Board of Education Wants $950 Million Mo’ Money

by James A. Bacon

Elections have consequences, as former President Obama famously said. In Virginia, where the Democratic Party displays enormous momentum in the 2019 election for control of the state Senate and House of Delegates, you can get an idea of what those consequences will be in this article today in the Richmond Times-Dispatch.

In a preview of a Virginia Board of Education (SBOE) meeting today, Justin Mattingly with the RTD reports that the board will review a proposal calling for $950 million in new money for public schools, much of which will be reserved for schools serving high proportions of low-income households.

In a Republican-dominated legislature, even one that prioritizes K-12 spending, the proposals would be Dead on Arrival. But there’s no telling what a Democratic-controlled General Assembly will do in collaboration with Governor Ralph Northam, who, in contrition for his blackface episode of 35 years ago, has pledged to redeem himself with policies favored by progressive politicians.

Proposed changes to the Standards of Quality (SOQ) guidelines for resource inputs into schools would reduce class sizes and hire more reading specialists. The board also is considering the creation of a $364 million statewide “equity fund,” funded with existing and new money sources, to hire extra teachers and support staff and boost pay at schools with high concentrations of poverty.

Adjusted for inflation, state support per student is 8% less than it was before the 2017-18 recession, contend advocates of greater state spending. Adding $950 million to state support for K-12 education would increase state support for K-12 education 18% over what the state spent in 2017-18.

“We’re looking to maximize the potential of every student in the commonwealth and to make sure school divisions have the resources to be able to do so,” said the state superintendent of public instruction, James Lane.

“If these are passed, it will be because the [Board of Education] believes that this set of recommendations will move us down the path toward equitable outcomes for all of our children,” said Daniel Gecker, the president of the board. “There is no doubt that it is a more expensive proposal than what’s currently being funded by the legislature, but it is one that we believe where the cost is justified.”

Here are some questions taxpayers should pose to legislative candidates in next months’ election:

  • Is there any correlation between per-student spending and student achievement (based on standardized test scores) in Virginia schools?
  • Is there any correlation between student-teacher ratios and student achievement in Virginia schools?
  • Is there any correlation between teacher pay and student achievement in Virginia schools?
  • Doesn’t Virginia’s state funding formula already favor school districts with large poor populations?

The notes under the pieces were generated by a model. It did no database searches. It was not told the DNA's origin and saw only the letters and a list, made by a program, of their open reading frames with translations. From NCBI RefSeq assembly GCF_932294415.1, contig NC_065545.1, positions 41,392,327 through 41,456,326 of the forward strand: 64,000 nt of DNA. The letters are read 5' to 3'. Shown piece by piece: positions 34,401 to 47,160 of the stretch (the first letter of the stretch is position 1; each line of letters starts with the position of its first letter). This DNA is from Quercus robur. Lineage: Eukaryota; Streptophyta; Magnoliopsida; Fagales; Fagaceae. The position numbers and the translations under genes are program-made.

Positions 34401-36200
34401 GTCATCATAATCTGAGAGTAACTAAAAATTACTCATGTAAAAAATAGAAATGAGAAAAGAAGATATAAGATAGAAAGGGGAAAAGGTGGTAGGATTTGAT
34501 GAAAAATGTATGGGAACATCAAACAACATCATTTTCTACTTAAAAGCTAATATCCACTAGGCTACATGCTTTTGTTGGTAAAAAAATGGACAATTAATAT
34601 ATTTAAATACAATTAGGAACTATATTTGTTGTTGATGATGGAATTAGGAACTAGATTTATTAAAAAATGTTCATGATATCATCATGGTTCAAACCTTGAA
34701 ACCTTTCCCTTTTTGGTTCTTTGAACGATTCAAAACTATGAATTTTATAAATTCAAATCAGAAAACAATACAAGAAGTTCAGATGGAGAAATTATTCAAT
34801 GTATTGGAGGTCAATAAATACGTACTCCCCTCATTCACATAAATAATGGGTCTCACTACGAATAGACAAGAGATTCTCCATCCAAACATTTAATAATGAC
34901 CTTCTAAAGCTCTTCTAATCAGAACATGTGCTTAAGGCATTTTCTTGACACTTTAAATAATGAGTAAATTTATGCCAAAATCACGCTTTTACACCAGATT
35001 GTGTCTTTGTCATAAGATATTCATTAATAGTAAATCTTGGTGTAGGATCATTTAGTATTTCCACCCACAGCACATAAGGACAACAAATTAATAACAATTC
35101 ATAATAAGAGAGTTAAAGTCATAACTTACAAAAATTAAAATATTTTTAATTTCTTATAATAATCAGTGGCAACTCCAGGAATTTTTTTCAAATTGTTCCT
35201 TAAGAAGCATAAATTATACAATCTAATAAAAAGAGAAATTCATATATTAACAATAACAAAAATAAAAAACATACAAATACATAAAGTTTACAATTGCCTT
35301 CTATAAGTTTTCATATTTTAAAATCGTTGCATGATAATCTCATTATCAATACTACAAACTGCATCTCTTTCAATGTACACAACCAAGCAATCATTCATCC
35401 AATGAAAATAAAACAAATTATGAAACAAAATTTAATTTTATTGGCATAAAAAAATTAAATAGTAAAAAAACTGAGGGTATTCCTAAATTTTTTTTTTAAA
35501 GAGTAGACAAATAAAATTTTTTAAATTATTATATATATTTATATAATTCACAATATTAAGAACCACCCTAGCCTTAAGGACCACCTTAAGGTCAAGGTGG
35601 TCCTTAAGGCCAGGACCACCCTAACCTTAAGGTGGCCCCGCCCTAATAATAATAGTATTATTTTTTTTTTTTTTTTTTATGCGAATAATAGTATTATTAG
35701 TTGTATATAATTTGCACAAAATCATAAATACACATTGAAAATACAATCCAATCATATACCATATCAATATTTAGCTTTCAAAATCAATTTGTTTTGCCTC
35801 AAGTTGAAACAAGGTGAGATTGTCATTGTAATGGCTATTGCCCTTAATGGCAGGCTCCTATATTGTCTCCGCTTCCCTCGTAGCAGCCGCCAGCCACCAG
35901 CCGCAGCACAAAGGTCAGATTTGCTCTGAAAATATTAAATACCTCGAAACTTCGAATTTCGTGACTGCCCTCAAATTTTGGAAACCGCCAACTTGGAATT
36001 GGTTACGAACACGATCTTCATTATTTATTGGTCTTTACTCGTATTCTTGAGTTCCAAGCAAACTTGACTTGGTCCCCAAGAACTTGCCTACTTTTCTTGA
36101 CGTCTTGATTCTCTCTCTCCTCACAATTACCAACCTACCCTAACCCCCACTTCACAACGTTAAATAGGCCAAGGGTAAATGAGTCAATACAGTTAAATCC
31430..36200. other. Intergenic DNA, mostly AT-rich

• Don’t federal programs already favor school districts with large poor populations?
  • What evidence is there that redistributing more wealth from middle-class to lower-income Virginians will actually improve educational results for lower-income Virginians?
  • Can you think of no other reason than school funding that low-income Virginians might under-perform their more affluent peers academically?

House Speaker Kirk Cox, R-Colonial Heights, groused that lawmakers should have been involved in crafting the board’s proposals. Said he: “These are major changes to the commonwealth’s public school funding mechanisms that are happening largely without the input of the General Assembly, and that’s concerning in and of itself.”

That’s it? That’s all he had to say –that he wasn’t consulted? Well guess what, Mr.Cox, there’s a very good chance that the Democrats will win a House majority this fall, you won’t be Speaker of the House any more, and the SBOE believes that consulting Republican legislators would be a waste of time.

If the Republican leadership can’t turn another proposed billion-dollar raid on the middle class into a winning campaign issue for Republicans, then they don’t deserve to control the legislature. It’s time to reinvent the GOP into an institution that offers more than cheaper, watered-down versions of Democratic solutions to Virginia’s social problems.

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15 responses to “Board of Education Wants $950 Million Mo’ Money

  1. My government is experience is limited and is now dated. And I haven’t studied the details of the SBOE’s proposal. But generally speaking, from my experience both in the public and private sectors, I learned that the solution to any problem is rarely “we need more money.” This quote caught my attention: “We’re looking to maximize the potential of every student in the commonwealth and to make sure school divisions have the resources to be able to do so,” said the state superintendent of public instruction, James Lane.